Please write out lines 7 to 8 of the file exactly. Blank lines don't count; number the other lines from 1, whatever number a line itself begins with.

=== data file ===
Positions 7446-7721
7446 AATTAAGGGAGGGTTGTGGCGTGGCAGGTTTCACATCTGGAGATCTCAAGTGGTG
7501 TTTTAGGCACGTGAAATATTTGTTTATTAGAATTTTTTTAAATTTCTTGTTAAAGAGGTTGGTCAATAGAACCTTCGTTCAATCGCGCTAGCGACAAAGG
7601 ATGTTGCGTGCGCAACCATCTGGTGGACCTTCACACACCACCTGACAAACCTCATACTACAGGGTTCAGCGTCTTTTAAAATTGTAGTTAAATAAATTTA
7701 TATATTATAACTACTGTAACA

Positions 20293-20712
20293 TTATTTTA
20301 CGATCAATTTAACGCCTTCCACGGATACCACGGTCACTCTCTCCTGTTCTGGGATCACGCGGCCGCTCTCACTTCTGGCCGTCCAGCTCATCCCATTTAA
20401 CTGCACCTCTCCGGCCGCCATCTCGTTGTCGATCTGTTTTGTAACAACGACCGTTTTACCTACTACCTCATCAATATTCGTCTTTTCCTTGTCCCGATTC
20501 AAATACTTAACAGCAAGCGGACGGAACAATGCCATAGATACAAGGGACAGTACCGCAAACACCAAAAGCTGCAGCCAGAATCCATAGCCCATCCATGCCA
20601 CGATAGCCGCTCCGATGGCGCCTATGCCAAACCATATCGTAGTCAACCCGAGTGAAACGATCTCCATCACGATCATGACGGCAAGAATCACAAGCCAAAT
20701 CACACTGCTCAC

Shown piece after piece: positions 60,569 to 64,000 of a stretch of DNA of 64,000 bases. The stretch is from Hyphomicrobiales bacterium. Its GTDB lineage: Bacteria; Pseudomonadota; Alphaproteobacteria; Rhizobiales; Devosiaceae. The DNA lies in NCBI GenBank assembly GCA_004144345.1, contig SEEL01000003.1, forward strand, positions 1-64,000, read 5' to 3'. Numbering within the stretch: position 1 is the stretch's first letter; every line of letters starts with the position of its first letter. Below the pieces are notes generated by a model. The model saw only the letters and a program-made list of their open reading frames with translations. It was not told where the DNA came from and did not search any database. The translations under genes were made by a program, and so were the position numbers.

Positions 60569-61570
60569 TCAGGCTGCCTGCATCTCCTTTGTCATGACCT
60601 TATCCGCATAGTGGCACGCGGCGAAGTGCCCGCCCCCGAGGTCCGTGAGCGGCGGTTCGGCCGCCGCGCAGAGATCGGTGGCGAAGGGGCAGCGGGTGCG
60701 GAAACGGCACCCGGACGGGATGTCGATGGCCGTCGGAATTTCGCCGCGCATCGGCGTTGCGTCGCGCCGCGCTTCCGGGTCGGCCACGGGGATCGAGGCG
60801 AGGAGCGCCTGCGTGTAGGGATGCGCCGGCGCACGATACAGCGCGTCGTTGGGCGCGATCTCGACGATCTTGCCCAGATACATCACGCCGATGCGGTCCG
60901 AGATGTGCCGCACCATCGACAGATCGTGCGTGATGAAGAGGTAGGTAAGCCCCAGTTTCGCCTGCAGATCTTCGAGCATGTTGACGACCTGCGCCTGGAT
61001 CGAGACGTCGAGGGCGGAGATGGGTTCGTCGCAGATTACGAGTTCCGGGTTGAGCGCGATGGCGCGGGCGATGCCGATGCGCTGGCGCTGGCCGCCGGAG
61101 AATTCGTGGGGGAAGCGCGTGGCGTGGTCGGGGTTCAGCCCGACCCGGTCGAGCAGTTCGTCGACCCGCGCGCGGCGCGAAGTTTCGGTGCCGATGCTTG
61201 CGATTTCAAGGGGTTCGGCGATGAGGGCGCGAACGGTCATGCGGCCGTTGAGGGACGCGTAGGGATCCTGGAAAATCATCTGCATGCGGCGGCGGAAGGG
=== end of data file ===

20293 TTATTTTA
20301 CGATCAATTTAACGCCTTCCACGGATACCACGGTCACTCTCTCCTGTTCTGGGATCACGCGGCCGCTCTCACTTCTGGCCGTCCAGCTCATCCCATTTAA